Saturday, January 26, 2008

Jesuits in outerspace, gardeners in Ambler

This week I heard that for 200,000 dollars folk can spend a few moments in weightlessness. So far I know of no Jesuits who have signed on for the trip. This is about enjoyable reading and again it is about what books can flow into your life.

We do utilize the library here in Lansdale, but for a greater selection we head off to the Genius Belt... Bucks County likes to consider themselves this because of a wave of artists and writers that flowed into the area years ago. The Michener museum next to the library has a great selection of Pennsylvania Impressionism that speaks so greatly in my heart that loves the landscape they captured on canvas. We live just outside of the belt.

Anyway... type in Jesuit into a library search engine and next thing you know you could be reading science fiction. I just finished Children of God by Maria Doria Russell, which is a continuation of her first novel-- The Sparrow. Recommend both to fans of Jesuits and/or science fiction. She was not afraid to get help along the way so that what she did was authentic and in the list of those she acknowledge you will find a few men with S.J. after their name. Her list of experts made me think of my journey.

Eight years ago I was offered a job opportunity which I did not feel qualified for and said so to the person offering the job. I love the job and am glad I took it, but have always felt embarrassed by my lack of training. In those years I have learned quite a bit about horticulture, but did not search out expert advice very often. Thursday evening I sat (dug frozen soil to send for testing, taste tested 10 types of apples, weeded through seed packets, became part of a group of young undergrad students) through my first horticulture class at Temple Ambler. So now it is time to kick myself ever so gently for waiting 8 years and pat myself on the back (ever so gently) for not waiting any longer.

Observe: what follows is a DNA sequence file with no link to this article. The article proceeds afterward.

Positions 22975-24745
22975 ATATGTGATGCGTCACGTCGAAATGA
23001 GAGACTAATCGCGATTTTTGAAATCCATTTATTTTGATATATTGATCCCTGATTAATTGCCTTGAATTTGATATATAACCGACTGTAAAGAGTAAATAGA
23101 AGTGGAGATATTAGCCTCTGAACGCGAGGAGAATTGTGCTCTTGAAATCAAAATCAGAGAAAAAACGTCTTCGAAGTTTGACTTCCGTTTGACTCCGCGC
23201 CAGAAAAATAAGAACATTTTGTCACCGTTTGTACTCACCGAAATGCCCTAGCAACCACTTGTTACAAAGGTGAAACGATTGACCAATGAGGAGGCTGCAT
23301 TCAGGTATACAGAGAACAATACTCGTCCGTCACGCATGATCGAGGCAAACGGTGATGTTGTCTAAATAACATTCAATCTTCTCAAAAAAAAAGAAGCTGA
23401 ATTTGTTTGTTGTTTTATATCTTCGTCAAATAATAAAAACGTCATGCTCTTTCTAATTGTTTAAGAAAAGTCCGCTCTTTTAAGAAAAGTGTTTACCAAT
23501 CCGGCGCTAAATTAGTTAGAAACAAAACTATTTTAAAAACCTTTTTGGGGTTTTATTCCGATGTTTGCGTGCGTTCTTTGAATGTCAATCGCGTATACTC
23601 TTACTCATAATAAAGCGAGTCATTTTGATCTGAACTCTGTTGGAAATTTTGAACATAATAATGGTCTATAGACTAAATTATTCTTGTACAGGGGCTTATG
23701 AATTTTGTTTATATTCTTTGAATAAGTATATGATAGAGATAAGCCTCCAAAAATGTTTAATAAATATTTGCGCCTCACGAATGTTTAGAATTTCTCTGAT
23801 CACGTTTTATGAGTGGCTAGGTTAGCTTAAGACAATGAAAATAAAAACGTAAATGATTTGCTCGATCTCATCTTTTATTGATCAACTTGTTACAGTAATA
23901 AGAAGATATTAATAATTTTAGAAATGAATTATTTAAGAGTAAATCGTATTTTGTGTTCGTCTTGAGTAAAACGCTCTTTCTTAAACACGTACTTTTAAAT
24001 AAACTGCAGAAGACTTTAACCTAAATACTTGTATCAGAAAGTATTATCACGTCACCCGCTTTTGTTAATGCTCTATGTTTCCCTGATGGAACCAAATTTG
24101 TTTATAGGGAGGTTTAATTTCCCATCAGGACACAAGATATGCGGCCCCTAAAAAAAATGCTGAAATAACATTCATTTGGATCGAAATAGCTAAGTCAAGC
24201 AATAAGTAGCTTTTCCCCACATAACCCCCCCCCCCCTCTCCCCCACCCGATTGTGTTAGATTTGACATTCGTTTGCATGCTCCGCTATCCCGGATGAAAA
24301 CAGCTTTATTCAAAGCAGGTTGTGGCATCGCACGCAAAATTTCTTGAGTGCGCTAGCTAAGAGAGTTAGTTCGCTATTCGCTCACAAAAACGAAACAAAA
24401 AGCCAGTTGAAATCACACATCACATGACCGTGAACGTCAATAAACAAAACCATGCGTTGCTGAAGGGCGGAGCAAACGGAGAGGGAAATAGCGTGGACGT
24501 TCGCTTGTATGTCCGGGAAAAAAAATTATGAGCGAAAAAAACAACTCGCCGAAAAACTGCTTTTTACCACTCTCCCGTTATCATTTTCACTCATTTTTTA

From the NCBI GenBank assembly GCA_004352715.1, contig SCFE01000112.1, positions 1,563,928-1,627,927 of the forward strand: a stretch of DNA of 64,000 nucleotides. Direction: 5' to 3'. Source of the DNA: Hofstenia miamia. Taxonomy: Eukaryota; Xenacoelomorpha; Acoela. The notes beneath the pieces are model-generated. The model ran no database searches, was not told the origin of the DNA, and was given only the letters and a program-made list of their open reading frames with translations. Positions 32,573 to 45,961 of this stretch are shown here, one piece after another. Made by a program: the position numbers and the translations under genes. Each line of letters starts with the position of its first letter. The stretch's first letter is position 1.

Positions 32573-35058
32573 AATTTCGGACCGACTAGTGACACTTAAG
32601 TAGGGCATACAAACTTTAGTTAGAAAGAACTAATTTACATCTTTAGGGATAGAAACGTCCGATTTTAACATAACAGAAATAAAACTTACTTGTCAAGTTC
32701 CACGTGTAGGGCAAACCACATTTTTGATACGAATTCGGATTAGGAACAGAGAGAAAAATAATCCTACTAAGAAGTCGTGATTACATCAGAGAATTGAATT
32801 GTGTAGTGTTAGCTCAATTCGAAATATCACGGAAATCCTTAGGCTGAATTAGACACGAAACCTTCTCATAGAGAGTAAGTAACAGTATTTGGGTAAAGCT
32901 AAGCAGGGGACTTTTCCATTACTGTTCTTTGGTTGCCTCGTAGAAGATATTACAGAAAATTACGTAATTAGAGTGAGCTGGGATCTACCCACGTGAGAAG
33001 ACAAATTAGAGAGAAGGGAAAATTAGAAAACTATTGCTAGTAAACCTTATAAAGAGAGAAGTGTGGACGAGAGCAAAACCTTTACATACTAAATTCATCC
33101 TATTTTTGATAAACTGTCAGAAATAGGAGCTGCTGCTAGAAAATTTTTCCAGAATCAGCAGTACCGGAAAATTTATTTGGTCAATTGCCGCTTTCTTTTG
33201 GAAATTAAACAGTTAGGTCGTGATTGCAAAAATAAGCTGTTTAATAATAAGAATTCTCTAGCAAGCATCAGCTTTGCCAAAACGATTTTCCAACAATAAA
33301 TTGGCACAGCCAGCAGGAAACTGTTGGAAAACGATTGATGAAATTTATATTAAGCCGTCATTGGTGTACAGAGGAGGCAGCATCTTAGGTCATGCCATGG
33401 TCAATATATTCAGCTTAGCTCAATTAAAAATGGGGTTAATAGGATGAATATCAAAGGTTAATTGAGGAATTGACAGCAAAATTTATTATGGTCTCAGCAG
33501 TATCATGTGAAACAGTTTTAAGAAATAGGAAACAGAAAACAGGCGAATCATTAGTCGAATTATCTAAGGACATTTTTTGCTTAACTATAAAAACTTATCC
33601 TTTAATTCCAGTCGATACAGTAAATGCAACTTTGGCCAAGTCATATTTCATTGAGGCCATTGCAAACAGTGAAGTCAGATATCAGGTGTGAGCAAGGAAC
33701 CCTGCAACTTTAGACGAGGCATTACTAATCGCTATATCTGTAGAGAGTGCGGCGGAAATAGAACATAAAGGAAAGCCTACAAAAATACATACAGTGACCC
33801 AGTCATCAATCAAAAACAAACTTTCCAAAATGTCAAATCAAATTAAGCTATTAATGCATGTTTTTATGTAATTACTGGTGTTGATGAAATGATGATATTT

And bringing the decision to take the class before God in discernment--- the downsides of it taking up time, money, and energy; seem to be out weighed by how I see this will benefit my students.


  1. Wayne...

    I'm am just finishing Children of God...having read The Sparrow over the break. I've enjoyed both, and indeed, yes, some of the characters remind me much of Jesuits I know.

    I'm glad the class is proving a delight. The Latin book is: Carpe Diem by Harry Mount. It's a very gentle read. If you can't find it at the local library, send me an email ( and I'd be happy to lend you mine! (We have two copies, Crash got one for Christmas...)

    The time at Wernersville was marvelous, but I left my mug at home this time. :-)

  2. I think those are two of those most excruciating books I've ever read. In fact, I've only read them in bits and pieces; I've never found it possible to read either straight through.

    In a completely different vein, try her third: A Thread of Grace. It's wonderful; I heard her speak on it a couple of years ago and and she's wonderful, too.

    And to end on a humorous note: I was describing the Jesuits in Space novels to an orthodox rabbi friend a couple of years ago and he said, "Of course. If any religious order were to go to outer space, it could only be the Jesuits."

  3. Michelle and Gannet Girl-- what a small world where apparently everybody reads about space traveling Jesuits.. thanks for the book suggestions


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